Stoltenberg said the number of NATO and U.S. forces in Afghanistan in 2017 will remain at about 12,000, but that exact numbers will be decided in the fall. Obama announced this week that the United States would leave 8,400 troops in Afghanistan though the end of his term in January 2017 instead of cutting their numbers.
In an interview in Warsaw with RFE/RL's Radio Free Afghanistan, Abdullah said that around the time that NATO ended its combat mission, Taliban insurgents thought they could "win militarily" -- but that this "did not happen" thanks to the Afghan security forces and support from the international community.
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"The people of Afghanistan do not want the country Talibanized again," he said.
The government is keeping "the door open for negotiations," Abdullah said. "But unfortunately the Taliban have given us a negative response and are prolonging the conflict in Afghanistan."
On Iraq, Stoltenberg said NATO leaders agreed on the use of AWACS surveillance aircraft to support the fight against Islamic State extremists, who seized large parts of Iraq and Syria in 2014 and have killed and abused uncounted civilians.That’s in addition to a new "training and capacity-building" effort there.
Stoltenberg also announced plans for an intelligence center in Tunisia and support for Tunisian forces, and said NATO leaders agreed to launch a maritime security operation in the Mediterranean Sea, to help fight trafficking, terrorism, and grapple with the influx of migrants seeking entry in Europe.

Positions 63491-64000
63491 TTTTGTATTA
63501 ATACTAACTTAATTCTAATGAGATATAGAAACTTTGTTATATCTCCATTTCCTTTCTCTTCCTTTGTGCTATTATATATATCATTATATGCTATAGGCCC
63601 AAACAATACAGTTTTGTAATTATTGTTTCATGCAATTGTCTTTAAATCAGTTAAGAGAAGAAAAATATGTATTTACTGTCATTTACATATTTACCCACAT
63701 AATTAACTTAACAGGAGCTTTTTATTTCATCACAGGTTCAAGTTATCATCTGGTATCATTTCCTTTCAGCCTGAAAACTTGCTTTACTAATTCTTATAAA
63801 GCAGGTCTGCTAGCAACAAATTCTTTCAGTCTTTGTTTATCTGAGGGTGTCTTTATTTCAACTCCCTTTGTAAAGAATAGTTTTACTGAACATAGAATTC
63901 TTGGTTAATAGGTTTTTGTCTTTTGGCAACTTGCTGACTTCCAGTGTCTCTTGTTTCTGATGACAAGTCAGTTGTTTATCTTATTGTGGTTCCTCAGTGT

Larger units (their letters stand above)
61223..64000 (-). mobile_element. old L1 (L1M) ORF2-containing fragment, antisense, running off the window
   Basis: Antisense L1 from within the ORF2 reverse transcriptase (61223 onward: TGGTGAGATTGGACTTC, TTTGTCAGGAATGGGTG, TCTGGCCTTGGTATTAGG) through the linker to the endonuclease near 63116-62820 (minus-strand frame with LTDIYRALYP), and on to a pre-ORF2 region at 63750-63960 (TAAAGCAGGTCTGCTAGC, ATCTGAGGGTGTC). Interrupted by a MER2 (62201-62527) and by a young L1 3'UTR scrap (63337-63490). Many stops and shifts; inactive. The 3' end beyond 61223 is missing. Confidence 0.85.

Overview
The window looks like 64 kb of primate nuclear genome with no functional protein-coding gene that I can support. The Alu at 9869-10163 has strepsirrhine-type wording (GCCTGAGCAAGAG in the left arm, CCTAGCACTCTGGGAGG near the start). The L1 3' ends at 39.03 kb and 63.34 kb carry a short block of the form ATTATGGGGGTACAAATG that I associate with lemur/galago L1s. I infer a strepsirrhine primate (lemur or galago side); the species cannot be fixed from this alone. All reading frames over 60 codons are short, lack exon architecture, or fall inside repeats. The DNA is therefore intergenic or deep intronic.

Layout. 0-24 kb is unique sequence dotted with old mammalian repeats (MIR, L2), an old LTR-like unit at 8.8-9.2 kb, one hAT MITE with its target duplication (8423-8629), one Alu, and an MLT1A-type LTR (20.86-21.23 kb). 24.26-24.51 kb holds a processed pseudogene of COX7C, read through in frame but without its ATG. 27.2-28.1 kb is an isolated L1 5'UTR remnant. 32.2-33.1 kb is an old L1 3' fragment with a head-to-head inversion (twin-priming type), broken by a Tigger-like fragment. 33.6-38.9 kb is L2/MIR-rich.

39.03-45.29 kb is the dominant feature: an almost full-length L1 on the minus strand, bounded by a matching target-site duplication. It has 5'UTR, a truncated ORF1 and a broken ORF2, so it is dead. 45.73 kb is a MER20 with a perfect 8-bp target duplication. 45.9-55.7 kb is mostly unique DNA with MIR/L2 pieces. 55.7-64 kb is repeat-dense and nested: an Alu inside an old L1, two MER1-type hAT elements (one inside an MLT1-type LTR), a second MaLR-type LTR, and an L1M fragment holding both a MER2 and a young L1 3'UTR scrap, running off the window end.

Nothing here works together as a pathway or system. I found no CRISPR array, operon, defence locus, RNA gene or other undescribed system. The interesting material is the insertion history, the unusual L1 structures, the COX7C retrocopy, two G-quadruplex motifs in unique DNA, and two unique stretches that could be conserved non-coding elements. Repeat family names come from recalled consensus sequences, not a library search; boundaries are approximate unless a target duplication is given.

A French- and German-brokered peace deal known as the Minsk agreement imposed a cease-fire in eastern Ukraine, but it is violated frequently and the Russia-backed separatists continue to hold parts of the Donetsk and Luhansk regions.
Progress on political aspects of the Minsk agreement, which was meant to resolve the conflict and restore Kyiv’s control over Ukraine’s entire border with Russia, has been slow.
Ahead of the summit, Obama said that “even as our nations remain open to a more constructive relationship with Russia, we should agree that sanctions on Russia must remain in place until Moscow fully implements its obligations” under the Minsk agreement.
With reporting by Mustafa Sarwar of RFE/RL's Radio Free Afghanistan, Reuters, dpa, AP, AFP, and Interfax